now that he’s in mom’s shoes? How does she feel about it? Does dad notice the broken yo-yo string when
he’s in the child’s shoes? How can he help?”

SOUP KITCHENS: Be sure your child is ready before she volunteers at a soup kitchen or shelter. “First
visit the location yourself and making sure the experience will be age-appropriate,” advises DeBroff.
“Prepare your child beforehand by discussing what she will experience, and how much her work will help the
children and their families.”

TEACHERS: Last year my family organized a drive to send school supplies to children in Iraq through the
organization, Operation Iraqi Children. Thank goodness I told my fourth grader’s teacher. She organized a
classroom read-a-thon, inspiring her students to raise their own money for the cause. The students then
shopped for and packed up school kits. Teachers can be especially effective in bringing out the best in your



1) Compassionatekids.com - A website dedicated to helping teach children compassion towards the Earth,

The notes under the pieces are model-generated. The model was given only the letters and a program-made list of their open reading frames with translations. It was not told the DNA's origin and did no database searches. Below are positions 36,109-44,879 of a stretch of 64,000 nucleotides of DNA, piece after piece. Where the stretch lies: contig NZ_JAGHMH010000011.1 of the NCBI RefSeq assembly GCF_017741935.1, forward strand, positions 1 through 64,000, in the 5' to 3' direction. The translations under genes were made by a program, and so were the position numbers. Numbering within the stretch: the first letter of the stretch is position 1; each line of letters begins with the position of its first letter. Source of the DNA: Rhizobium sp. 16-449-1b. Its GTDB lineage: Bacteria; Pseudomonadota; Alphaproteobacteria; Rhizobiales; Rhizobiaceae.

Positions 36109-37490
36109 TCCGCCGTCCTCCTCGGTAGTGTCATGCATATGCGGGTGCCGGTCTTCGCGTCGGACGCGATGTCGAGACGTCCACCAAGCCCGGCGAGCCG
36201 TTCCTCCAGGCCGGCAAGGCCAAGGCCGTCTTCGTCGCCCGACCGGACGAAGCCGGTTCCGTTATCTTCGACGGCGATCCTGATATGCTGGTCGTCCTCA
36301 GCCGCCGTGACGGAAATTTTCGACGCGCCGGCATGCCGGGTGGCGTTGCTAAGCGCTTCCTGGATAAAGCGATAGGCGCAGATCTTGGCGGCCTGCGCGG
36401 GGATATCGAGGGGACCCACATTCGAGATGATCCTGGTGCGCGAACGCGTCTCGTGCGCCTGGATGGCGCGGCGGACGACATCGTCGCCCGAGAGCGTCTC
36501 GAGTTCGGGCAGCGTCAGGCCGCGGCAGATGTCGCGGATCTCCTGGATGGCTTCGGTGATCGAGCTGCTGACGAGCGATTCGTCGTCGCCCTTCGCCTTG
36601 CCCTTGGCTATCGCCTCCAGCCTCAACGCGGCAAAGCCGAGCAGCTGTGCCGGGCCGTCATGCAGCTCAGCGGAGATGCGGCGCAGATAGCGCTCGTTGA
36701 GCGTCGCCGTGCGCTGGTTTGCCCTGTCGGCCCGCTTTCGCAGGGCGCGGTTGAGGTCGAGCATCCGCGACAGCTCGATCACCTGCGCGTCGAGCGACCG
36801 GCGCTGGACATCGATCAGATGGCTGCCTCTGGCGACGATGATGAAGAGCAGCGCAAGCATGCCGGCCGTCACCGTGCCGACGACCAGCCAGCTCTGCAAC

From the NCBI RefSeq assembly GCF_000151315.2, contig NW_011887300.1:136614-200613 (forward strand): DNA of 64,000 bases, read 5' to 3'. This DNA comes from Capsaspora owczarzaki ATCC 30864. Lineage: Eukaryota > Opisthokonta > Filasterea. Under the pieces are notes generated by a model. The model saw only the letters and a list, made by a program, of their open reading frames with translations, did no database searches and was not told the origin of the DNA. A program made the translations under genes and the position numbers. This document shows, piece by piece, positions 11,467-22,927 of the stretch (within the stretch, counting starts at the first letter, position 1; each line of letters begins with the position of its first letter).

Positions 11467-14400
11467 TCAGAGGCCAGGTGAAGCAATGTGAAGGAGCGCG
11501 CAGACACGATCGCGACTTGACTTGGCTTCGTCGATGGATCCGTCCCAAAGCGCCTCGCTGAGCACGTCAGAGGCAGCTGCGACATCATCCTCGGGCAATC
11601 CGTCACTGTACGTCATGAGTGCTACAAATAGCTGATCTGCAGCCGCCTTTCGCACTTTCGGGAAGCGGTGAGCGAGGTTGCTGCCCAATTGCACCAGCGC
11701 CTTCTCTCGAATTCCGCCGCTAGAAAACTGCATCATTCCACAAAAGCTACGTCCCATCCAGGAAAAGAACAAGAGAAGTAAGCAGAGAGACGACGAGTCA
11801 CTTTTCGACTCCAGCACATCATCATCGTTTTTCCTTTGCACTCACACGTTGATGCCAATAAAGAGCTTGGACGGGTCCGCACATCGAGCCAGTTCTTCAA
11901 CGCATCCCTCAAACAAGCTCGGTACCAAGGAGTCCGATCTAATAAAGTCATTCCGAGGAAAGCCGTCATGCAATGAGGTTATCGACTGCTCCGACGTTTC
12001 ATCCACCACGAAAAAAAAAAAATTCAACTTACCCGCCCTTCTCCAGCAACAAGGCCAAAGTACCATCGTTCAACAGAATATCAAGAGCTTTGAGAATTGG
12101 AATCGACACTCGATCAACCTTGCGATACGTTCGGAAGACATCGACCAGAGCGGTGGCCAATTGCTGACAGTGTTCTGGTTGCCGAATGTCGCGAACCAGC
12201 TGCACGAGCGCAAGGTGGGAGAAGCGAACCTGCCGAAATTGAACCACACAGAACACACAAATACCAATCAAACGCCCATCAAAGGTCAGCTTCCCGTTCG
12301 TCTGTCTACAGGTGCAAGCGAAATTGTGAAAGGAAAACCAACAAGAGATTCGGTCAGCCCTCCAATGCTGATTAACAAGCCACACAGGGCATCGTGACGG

people, and animals.

2) The Family Virtues Guide: Simple Ways to Bring Out the Best in Our Children and Ourselves by Linda
Kavelin Popov, Dan Popov and John Kavelin, Plume Publishing, 1997

3) Getting There! 9 Ways to Help Your Kids Learn What Matters Most in Life by Lissa Coffey, Tuttle
Publishing, 2000

4) Operation Iraqi Children: www.operationiraqichildren.org

5) Share and Take Turns by Cheri J. Meiners, Free Spirit Publishing, 2003

6) 10 Principles of Spiritual Parenting: Nurturing Your Child’s Soul by Mimi Doe and Marsha F. Walch,
Harper Paperbacks, 1998

Whenever she donates blood, writer Melanie Bowden loves that the nurses tell her to eat heartily the rest of
the day.